Light-Weight Instruction Set Extensions for Bit-Sliced CryptographyPhilipp Grabher, Johann Großschädl, Dan Page, Light-Weight Instruction Set Extensions for Bit-Sliced Cryptography. Cryptographic Hardware and Embedded Systems --- CHES 2008, pp. 331–345. August 2008. PDF, 247 Kbytes.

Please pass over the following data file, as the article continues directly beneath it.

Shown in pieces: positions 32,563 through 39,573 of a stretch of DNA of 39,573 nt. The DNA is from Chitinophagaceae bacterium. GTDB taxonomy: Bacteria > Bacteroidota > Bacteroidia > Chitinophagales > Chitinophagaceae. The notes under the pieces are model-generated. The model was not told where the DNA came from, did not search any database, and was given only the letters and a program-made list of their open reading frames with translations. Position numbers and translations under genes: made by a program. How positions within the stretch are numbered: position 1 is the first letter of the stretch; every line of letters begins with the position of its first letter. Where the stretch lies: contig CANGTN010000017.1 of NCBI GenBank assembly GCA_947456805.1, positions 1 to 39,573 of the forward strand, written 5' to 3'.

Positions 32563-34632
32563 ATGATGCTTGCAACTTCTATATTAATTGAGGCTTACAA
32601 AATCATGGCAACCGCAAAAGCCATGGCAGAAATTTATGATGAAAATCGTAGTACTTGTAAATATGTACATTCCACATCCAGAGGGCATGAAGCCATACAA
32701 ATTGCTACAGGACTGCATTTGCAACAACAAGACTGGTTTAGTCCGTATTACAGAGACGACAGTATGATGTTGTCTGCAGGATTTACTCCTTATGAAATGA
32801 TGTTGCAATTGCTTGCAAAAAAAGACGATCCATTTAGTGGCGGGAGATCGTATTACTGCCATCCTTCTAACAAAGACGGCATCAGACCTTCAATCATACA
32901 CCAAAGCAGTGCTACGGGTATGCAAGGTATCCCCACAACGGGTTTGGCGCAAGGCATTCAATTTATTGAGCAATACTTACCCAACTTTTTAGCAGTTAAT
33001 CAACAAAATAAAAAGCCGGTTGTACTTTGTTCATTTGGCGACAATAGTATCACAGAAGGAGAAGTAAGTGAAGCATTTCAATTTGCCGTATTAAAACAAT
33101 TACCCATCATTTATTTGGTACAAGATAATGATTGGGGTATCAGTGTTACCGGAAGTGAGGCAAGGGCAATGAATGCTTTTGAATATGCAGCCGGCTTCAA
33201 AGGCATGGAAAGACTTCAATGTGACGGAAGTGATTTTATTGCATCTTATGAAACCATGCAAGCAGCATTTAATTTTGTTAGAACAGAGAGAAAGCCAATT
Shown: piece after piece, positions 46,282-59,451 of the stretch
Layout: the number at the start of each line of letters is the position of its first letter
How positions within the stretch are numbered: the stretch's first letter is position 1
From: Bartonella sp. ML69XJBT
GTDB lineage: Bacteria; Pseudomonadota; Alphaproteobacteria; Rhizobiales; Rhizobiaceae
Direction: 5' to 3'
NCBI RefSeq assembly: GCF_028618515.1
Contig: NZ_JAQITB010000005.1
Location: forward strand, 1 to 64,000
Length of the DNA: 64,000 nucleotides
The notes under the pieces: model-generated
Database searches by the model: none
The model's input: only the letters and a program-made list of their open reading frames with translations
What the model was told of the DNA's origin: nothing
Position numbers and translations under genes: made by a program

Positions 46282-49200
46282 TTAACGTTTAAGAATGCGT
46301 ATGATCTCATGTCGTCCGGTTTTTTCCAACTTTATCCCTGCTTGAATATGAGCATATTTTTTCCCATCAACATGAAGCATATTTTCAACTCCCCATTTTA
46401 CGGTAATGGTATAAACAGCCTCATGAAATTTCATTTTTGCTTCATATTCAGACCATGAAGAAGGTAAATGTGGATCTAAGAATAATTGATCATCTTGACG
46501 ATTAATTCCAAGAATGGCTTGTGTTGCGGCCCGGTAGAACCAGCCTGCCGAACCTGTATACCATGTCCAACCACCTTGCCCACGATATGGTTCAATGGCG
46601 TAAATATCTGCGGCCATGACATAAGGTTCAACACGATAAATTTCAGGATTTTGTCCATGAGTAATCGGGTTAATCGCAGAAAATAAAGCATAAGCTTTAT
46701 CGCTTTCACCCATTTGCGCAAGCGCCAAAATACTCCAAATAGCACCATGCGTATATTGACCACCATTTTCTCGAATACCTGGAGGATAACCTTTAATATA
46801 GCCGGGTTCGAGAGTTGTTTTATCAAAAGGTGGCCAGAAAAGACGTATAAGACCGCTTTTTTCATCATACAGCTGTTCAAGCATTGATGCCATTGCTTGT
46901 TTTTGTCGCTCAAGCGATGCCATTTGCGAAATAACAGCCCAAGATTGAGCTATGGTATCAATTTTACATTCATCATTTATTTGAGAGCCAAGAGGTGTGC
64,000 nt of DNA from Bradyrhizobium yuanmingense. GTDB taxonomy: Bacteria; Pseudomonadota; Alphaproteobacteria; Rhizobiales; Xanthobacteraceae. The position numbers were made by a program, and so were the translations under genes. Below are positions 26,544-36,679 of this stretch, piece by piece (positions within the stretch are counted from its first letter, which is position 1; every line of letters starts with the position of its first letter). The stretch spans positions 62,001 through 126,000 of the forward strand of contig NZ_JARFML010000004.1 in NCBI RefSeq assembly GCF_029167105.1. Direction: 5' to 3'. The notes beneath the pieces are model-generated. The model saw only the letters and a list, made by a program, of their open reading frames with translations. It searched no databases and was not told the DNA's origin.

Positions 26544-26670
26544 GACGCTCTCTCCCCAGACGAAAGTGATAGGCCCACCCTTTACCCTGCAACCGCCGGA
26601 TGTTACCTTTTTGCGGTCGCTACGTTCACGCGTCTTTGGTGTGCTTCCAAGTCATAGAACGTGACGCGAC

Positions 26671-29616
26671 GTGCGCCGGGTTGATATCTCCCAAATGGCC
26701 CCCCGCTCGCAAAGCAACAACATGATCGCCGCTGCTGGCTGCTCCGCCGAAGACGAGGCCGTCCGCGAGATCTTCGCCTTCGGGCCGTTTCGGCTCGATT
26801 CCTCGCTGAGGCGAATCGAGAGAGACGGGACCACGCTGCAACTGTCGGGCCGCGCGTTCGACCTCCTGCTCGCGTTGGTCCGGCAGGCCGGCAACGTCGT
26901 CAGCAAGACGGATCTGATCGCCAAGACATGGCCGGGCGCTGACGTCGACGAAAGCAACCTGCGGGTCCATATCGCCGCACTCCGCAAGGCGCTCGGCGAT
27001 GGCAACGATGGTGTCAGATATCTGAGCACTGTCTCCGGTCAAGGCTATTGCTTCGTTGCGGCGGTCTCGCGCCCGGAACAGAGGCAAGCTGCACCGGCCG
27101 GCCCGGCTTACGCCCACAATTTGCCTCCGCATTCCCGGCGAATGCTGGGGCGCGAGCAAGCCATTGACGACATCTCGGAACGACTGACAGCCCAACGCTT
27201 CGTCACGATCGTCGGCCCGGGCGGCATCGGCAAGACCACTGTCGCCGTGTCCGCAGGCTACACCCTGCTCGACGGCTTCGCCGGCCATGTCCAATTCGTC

Bit-slicing is a non-conventional implementation technique for cryptographic software where an n-bit processor is considered as a collection of n 1-bit execution units operating in SIMD mode. Particularly when implementing symmetric ciphers, the bit-slicing approach has several advantages over more conventional alternatives: it often allows one to reduce memory footprint by eliminating large look-up tables, and it permits more predictable performance characteristics that can foil time based side-channel attacks. Both features are attractive for mobile and embedded processors, but the performance overhead that results from bit-sliced implementation often represents a significant disadvantage. In this paper we describe a set of light-weight Instruction Set Extensions (ISEs) that can improve said performance while retaining all advantages of bit-sliced implementation. Contrary to other crypto-ISE, our design is generic and allows for a high degree of algorithm agility: we demonstrate applicability to several well-known cryptographic primitives including four block ciphers (DES, Serpent, AES, and PRESENT), a hash function (SHA-1), as well as multiplication of ternary polynomials.